This is, I think, one of the secret strengths of AJATT: Spending all your time in a language has powers that are hard to replicate in any other way. If your environment is all French, or all Japanese, or all anything else, your brain will adapt quickly and dramatically. But if your environment is mostly English, with just a touch of French, then your brain will try to avoid doing any really drastic rewiring, because really, what's the point? And this shows up in tiny ways, too: Every time we drive into Montreal, and I read all the French billboards and street signs, my brain thinks, "Hey, this is a French environment, so let's do French, because that's what everybody around me is doing." Peer pressure and imitation are fundamental human drives, even for adults.
6 persons have voted this message useful



Expugnator
Hexaglot
Senior Member
Brazil
Joined 3210 days ago

3333 posts - 4349 votes 
Speaks: Portuguese*, Norwegian, French, English, Italian, Papiamento
Studies: Mandarin, Georgian, Russian

 
 Message 980 of 1317
03 April 2014 at 5:42pm | IP Logged 
Il me semble intéressant, ce livre de Piketty. Malheureusement, je ne l'ai retrouvé qu'en
traduction anglaise. Par contre, il y en a d'autres ouvrages du même auteur, comme par
exemple L'économie des inégalités. Je m'interèsse beaucoup au sujet des prévisions
économiques!
1 person has voted this message useful



twopossums
Newbie
United States
Joined 2401 days ago

34 posts - 53 votes 
Speaks: English*

 
 Message 981 of 1317
03 April 2014 at 7:31pm | IP Logged 
Quick question about the Izneo subscription. Is that any and all comics on the site? They have The Journal de Spriou which I have read in the past and dearly love. It'd be great to stay current with that. And they have the few Soda's that I'm missing.
1 person has voted this message useful



iguanamon
Tetraglot
Senior Member
Virgin Islands
Speaks: Ladino
Joined 3306 days ago

2224 posts - 6707 votes 
Speaks: English*, Spanish, Portuguese, Haitian Creole

 
 Message 982 of 1317
03 April 2014 at 7:34pm | IP Logged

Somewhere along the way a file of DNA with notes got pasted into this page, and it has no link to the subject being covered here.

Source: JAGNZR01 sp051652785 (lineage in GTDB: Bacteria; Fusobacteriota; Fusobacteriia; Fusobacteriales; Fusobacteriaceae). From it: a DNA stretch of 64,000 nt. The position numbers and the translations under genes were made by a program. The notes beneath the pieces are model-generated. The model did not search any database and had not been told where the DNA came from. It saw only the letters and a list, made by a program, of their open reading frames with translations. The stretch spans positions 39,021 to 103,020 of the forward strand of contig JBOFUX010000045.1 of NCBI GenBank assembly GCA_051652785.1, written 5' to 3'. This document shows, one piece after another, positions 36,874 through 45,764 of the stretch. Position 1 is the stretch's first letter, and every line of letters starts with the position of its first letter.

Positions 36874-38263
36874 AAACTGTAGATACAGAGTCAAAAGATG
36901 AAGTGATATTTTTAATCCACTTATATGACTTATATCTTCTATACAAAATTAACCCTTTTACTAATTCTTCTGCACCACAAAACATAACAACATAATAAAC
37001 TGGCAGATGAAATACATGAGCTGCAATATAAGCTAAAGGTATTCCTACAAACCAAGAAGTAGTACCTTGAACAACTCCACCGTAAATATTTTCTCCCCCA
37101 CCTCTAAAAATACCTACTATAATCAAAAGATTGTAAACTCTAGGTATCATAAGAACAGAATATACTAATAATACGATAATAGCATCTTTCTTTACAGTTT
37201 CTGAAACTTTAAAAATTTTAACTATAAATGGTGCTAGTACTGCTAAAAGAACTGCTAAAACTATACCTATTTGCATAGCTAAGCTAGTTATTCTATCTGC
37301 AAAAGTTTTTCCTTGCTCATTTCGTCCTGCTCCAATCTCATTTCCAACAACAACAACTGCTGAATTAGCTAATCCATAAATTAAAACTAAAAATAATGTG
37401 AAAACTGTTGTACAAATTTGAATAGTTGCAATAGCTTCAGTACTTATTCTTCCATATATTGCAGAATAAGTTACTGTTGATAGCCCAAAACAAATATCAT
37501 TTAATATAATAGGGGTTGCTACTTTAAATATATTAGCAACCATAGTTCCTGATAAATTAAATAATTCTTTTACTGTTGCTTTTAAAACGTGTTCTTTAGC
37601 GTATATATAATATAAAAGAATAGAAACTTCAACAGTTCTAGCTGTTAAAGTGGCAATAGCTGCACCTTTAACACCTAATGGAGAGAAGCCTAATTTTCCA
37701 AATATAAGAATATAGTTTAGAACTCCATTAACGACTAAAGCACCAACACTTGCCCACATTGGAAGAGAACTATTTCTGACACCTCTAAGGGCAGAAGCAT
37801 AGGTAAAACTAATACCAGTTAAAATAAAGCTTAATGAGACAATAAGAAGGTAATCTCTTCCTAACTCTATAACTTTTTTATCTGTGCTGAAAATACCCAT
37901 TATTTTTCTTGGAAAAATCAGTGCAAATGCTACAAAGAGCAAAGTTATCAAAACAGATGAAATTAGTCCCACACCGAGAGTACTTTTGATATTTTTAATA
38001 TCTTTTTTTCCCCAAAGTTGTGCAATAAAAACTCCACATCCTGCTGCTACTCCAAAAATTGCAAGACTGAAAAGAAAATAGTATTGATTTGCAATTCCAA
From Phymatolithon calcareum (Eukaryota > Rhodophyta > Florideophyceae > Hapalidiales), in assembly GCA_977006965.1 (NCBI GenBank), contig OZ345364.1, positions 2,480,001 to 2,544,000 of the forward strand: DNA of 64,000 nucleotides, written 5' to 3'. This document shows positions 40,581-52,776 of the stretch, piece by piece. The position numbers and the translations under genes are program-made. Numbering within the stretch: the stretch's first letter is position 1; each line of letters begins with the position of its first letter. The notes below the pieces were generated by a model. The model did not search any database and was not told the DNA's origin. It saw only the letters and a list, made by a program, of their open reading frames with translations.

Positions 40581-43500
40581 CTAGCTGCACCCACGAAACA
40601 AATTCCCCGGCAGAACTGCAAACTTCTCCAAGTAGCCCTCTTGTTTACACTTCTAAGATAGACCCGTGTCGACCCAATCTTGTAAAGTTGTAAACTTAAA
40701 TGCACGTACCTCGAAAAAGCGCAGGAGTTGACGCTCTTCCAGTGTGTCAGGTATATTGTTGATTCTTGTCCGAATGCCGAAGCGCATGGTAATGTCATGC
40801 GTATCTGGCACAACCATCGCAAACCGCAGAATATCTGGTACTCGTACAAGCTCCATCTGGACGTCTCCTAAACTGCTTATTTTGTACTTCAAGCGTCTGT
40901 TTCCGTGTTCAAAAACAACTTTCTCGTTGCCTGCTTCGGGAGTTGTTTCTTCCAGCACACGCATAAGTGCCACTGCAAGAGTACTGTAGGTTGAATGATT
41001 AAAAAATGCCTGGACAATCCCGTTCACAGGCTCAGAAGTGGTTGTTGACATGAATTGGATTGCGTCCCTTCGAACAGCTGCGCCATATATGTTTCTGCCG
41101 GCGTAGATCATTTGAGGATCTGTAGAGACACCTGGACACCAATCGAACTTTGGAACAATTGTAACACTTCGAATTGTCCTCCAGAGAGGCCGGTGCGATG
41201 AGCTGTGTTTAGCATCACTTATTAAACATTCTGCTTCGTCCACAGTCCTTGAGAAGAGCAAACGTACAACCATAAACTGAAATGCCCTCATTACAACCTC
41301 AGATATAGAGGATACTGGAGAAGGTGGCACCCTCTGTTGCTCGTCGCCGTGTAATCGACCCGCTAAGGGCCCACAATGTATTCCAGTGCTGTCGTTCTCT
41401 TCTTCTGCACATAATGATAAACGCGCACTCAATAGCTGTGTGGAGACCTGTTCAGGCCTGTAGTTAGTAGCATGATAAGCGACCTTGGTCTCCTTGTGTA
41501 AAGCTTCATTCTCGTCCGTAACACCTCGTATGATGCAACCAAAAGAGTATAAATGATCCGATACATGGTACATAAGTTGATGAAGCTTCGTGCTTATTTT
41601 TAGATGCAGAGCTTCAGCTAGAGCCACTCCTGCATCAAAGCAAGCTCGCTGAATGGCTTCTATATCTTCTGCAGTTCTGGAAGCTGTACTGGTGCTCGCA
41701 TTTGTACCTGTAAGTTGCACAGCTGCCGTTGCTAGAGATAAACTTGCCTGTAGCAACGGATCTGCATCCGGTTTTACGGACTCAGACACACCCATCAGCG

You're not alone, emk. I find my experiences with both Portuguese and Spanish much the same. There's only so much one can do living and working in an English environment. I don't minimize the act of changing cellphone, computer, television and tablet interfaces to TL and massive input, but it only goes so far. If one has a non-TL speaking family and friends, it isn't polite or fair to impose "false-immersion" upon them.

Sometimes, I'll be watching a film in Portuguese or listening to a podcast while walking and the phone rings or someone speaks to me, in English, and my "bubble" is burst. Nothing quite makes up for being in Spain, Puerto Rico, Brazil or Portugal for me- no matter how much time I spend in a day with Spanish and Portuguese living in my English-speaking environment. Being surrounded by the language there means that the English interruptions are much less bothersome to me.

You've just made a great case for "Loi 101", limiting English signage in Quebec:
emk wrote:
...Every time we drive into Montreal, and I read all the French billboards and street signs, my brain thinks, "Hey, this is a French environment, so let's do French, because that's what everybody around me is doing."

emk wrote:
..."Actually, Voltaire's a really awesome writer: some of those French classics have a lovely straightforward style, and all kinds of irony and sarcasm."
This reminds me of a classic bit of dialog from the BBC Blackadder series:
Blackadder the Third wrote:
Blackadder: Baldrick, have you no idea what "irony" is? Baldrick: Yeah, it's like "goldy" and "bronzy" only it's made out of iron. source
Sorry, couldn't resist that one :). Good luck, emk!

Edited by iguanamon on 03 April 2014 at 10:46pm

1 person has voted this message useful



sfuqua
Triglot
Senior Member
United States
Joined 2809 days ago

581 posts - 977 votes 
Speaks: English*, Hawaiian, Tagalog
Studies: Spanish

 
 Message 983 of 1317
03 April 2014 at 10:20pm | IP Logged 
I just wrote a big long post which I lost, which basically said, "me too."

I think there is a limit to how much one can learn in a nonimmersion environment.

I learned Samoan to a high level after a year in a total immersion environment with several hours of study a day. Duh!

30 years of partial immersion and very little study after the first six months in Tagalog, B2.

2 years of study on Spanish, B1 on a good day.

:)

steve
1 person has voted this message useful





emk
Diglot
Moderator
United States
Joined 3576 days ago